I like the sound of that… President-elect Barack Obama.
World history was made in Chicago on November 4, 2008 at Grant Park. And I was there for it. Barack Obama had just been elected President of the United States of America and he was making his acceptance speech at Grant Park.
I was among the crowd outside the “ticket holder” section of Grant Park. The wide range of people were impressive. Young and old, black and white, drunk and sober, sane and insane, smelly and really smelly were well-represented. Everyone I encountered was well-behaved and joyous, even the drunk college kids.
Seriously though; my entire life has been spent experiencing the terrible political effects of Richard Nixon’s Watergate. Cynicism reigned supreme which peaked under Bush 43’s administration which thrived on lies, fear and hate. Ronald Reagan and Bill Clinton charged their political base, but were unsuccessful at uniting our nation. They were polarizing figures. America desperately needed a presidential candidate to energize and unite our nation. No one could meet that challenge… until now.
Barack Obama is changing the civic attitude of our nation and I witnessed it firsthand last night. The crowd was a true slice of Chicago. I saw black, white, asian, hispanic, rich, poor, middle class, college students, and grade schoolers proudly holding their parents’ hands. It was impossible to determine a demographic majority. I witnessed no discouragement or any form of content for any political figure. The atmosphere was charged with celebration and pride not for a sports team or a fireworks display, but for the future leader of this nation. It was a cherished moment of American history.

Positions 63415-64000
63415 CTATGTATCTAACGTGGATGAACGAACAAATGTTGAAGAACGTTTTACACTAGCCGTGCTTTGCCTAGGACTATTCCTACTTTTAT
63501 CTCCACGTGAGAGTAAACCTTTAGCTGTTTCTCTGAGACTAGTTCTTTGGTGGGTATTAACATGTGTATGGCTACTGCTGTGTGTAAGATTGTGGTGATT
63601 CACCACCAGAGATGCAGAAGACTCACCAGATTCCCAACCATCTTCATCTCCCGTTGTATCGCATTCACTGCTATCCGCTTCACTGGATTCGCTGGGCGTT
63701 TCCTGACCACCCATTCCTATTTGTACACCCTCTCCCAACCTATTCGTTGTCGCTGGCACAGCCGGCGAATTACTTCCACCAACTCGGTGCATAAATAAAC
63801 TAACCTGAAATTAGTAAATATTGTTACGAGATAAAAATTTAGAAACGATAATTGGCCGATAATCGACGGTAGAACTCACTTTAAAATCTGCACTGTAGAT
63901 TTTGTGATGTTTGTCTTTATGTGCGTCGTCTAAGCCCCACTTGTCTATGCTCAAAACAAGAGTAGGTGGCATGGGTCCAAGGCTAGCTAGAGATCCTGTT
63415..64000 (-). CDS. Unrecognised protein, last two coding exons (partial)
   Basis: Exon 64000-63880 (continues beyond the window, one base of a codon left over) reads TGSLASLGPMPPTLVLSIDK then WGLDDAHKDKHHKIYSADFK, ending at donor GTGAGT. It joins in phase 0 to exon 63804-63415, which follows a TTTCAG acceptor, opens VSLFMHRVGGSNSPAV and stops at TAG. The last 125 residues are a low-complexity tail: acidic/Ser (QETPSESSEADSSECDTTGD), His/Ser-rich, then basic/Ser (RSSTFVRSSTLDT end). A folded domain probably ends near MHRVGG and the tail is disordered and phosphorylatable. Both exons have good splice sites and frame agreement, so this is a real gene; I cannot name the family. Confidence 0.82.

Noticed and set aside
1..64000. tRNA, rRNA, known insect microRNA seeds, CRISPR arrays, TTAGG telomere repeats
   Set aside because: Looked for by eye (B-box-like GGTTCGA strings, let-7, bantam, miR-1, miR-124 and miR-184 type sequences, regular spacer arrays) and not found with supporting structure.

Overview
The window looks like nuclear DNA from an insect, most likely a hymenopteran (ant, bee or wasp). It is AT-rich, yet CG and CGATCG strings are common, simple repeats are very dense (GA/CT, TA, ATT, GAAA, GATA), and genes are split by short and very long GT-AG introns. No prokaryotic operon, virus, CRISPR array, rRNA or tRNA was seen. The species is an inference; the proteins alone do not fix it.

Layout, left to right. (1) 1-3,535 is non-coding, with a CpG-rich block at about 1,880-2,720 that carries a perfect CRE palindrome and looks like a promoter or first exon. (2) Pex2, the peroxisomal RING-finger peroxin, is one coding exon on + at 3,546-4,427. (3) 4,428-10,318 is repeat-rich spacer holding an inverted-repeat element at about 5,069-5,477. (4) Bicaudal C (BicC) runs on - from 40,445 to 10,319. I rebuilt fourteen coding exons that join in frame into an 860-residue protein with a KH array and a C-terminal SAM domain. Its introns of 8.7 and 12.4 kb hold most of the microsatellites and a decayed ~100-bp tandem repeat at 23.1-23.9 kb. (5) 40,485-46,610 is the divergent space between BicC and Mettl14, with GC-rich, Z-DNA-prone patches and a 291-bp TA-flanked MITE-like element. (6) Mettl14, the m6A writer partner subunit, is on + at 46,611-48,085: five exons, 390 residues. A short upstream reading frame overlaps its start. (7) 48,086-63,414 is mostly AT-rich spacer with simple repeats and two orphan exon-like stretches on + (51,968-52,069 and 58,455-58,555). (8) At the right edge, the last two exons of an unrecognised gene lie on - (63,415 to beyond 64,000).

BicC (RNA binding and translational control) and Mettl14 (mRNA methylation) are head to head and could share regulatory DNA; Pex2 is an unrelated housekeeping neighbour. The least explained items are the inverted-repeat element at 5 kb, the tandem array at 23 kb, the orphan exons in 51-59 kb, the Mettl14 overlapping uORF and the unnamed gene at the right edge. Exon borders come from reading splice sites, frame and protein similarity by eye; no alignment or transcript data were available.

The inspiration of Obama can be seen beyond our country’s borders. I’ve never seen so many nations share in our country’s excitement from news reports of people dancing in the streets to message board posts from French women stating that they cried in joy at the news of Obama’s election. Today, our world is filled with some much needed hope.
Attending this rally wasn’t for the intent of taking photographs. I only snapped a small handful which can be found on my flickr page. I simply wanted to express my strong support for President-elect Obama and be a part of world history.
My trusty Nikon 8800 camera, mini-television and headphones accompanied me on this trip. I listened to most of the speech at one of the Native American Warrior statues (the one on the north side) by Ivan Mestrovic at the intersection of East Congress Drive Plaza (just east of Michigan Ave) and Congress Parkway. The loud speakers were muffled, so I was fortunate to have my television to hear President-elect Obama’s words crisply. It was inspiring to hear his speech and have the ambiance of his words bouncing off the buildings on Michigan Ave.